Croatian art and architecture are largely unknown outside the Balkans. That’s understandable, given the country’s size and the restrictions imposed by past dictators. Croatia’s art phases follow a time line that parallels the nation’s history, with tastes informed by the serial occupiers who controlled the country in waves through the centuries.
Prehistoric to 1 b.c.
The remains of cave dwellers have been found in Vukovar, on Vis, and most famously in Krapina in the northwestern part of the country, where archaeologists found the bones of the 130,000-year-old Krapina Man. Specimens of primitive art—pottery, tools, even jewelry—usually are part of any such find, but the most famous Croatian objet d’art discovered in these ancient time capsules is the ceramic Dove of Vučedol (2000 b.c.), which was found during an archaeological dig in Vučedol, 4.8km (3 miles) outside of Vukovar. The Vučedol Dove has become the symbol of Vukovar and a popular totem of Croatian nationalism, available in many souvenir renditions.
Illyrian, Roman & Byzantine (1st–6th c.)
There is almost nowhere in Croatia that is without a collection of art or architecture from at least one of these cultures, usually items that were found nearby. Vestiges of the Illyrians and Greeks who settled Vis (Issa) are scarce inland, but beautiful examples of sculpture, textiles, metalwork, and architecture are on display in Vis’s archeological museum and in situ. Go there just to see a perfect sculpture of the head of the goddess Aphrodite (or Artemis) from the 4th century b.c., as well as the remains of a Roman theater that held 3,500. There’s also the mosaic floor of a Roman bathhouse that is still being excavated.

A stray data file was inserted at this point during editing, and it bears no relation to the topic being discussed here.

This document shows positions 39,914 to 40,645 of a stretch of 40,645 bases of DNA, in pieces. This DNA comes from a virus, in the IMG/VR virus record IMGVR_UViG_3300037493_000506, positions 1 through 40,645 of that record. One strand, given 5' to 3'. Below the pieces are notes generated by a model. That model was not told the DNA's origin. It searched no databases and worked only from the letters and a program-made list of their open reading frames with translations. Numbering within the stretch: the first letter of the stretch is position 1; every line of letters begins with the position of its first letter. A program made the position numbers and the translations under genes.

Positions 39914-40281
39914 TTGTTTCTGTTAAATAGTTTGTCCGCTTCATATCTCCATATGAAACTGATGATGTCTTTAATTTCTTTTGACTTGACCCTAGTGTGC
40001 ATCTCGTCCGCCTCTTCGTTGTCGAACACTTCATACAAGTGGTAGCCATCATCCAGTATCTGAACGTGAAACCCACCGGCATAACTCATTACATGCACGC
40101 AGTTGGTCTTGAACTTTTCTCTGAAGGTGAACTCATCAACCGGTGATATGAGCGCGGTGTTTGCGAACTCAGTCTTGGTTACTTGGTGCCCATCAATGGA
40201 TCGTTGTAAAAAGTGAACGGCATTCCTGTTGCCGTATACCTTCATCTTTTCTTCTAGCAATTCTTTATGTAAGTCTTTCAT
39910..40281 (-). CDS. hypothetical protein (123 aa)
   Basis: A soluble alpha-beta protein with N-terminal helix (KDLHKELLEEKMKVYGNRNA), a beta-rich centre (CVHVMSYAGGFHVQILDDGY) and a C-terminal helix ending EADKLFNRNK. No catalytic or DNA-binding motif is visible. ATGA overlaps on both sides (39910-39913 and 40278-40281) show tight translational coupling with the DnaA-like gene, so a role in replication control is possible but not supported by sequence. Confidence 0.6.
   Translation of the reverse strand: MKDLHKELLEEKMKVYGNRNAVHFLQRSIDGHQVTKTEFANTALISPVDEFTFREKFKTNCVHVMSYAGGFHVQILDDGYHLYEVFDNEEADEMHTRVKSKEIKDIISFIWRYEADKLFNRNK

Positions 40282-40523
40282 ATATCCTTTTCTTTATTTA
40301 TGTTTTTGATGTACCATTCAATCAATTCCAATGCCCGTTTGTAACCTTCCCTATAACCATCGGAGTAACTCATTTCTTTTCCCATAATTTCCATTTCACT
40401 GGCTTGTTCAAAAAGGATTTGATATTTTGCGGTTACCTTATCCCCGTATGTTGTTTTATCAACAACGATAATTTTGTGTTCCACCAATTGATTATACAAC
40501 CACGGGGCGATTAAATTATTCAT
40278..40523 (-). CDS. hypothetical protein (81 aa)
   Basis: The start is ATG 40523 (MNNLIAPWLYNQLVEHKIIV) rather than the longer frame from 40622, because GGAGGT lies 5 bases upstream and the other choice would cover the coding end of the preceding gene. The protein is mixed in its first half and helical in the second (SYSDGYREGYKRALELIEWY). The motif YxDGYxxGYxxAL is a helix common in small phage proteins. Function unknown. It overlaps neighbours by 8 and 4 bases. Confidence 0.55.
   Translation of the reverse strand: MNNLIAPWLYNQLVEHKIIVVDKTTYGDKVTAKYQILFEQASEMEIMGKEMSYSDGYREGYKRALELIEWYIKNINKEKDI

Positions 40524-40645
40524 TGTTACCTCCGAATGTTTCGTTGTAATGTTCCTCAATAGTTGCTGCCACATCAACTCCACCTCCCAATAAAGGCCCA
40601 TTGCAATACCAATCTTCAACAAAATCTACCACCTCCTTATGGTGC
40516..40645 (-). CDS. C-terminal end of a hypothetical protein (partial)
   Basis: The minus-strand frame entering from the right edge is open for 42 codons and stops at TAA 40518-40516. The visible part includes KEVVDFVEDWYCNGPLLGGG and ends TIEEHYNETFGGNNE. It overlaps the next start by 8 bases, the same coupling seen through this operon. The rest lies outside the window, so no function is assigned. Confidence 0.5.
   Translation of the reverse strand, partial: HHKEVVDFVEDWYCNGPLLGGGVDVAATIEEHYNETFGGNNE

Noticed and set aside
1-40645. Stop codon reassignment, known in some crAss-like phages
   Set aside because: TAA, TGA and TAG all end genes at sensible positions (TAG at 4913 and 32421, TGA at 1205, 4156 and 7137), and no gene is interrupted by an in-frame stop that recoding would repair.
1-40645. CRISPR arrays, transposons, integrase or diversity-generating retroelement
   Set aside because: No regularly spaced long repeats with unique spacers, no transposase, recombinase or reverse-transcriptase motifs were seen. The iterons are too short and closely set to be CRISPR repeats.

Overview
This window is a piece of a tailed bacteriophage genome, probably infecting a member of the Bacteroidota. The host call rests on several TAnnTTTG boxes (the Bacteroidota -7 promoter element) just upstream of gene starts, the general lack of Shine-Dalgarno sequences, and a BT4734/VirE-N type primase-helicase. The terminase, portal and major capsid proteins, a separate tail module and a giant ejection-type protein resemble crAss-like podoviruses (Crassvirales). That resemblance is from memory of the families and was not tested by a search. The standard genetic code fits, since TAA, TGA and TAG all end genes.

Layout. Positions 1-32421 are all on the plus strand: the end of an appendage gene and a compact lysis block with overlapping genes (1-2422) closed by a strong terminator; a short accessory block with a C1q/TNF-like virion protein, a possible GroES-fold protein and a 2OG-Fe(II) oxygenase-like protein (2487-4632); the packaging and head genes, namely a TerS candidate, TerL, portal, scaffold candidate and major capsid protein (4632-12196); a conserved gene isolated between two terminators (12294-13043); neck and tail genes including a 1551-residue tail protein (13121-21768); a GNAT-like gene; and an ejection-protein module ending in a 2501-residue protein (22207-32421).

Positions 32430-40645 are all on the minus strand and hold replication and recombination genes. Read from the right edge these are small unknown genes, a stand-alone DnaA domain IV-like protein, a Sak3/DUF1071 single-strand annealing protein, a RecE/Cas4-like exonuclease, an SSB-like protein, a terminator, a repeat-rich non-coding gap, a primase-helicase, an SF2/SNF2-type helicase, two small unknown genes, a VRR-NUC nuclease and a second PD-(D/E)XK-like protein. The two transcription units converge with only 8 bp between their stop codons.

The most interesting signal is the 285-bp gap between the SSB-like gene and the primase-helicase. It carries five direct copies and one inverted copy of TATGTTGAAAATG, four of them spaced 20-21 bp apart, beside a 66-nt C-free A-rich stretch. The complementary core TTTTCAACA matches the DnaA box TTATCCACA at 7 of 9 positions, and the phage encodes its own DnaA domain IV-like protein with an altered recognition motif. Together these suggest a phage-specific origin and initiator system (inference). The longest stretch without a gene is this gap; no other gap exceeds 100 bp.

The Romans completely infiltrated Croatia, and there are few places along the country’s coast, on its islands, or even inland that are without something the Romans brought or built there. Pula, which was a Roman outpost called Pietas Julias, is home to one of the largest Roman amphitheaters still standing. The 1st-century beauty was built to hold more than 20,000 spectators, and though now reduced in size, it’s in terrific shape thanks to restoration. The remains of Diocletian’s Palace in Split, numerous Roman summer homes (villa rusticate) on the islands and along the coast, and the remains of Salona, the former Roman seat of power outside Split, are just a few examples of the mark the Romans left on Croatia. And of course, smaller, more portable Roman leavings, such as amphorae, funerary art, and statues, have been found all over Croatia. They are on display in most of the country’s museums.
Enter the barbarians and the fall of Rome. Just as Roman influence was receding in its provinces, including Croatia, the influence of Byzantium was creeping in, thanks to the Emperor Justinian, who was educated in Constantinople and served as consul there. It is almost impossible to distinguish between Rome as it declined and the Byzantine Empire of Constantinople because both were part of the same political institution, the Roman Empire. Byzantium’s capitol, Constantinople, had been founded as the capital of Rome by the emperor Constantine, and while it was a solid part of the Roman Empire, it had Greek influences, too. One of the best architectural examples of this transition is the 6th century Basilica of Euphrasius in Poreč, with its mosaics set on a gilded background. The basilica is on the UNESCO World Heritage list.
Romanesque to Renaissance (7th–17th c.)
There is some controversy about where the Croats originated, but there is agreement that they arrived in Croatia in the 7th century. Whatever its origins, this migrating group brought along its art and introduced a signature design (pleter) that resembles stylized Celtic knots. The design found its way onto the stone ornamentation of almost every medieval church in Croatia, including the first built by this new group of immigrants, Nin’s Holy Cross Church.
As with all art movements, this one segued into another style, the Romanesque phase, but not until St. Donat’s in Zadar was built with three apses, a soaring rotunda, and remnants of Roman architectural ornamentation.
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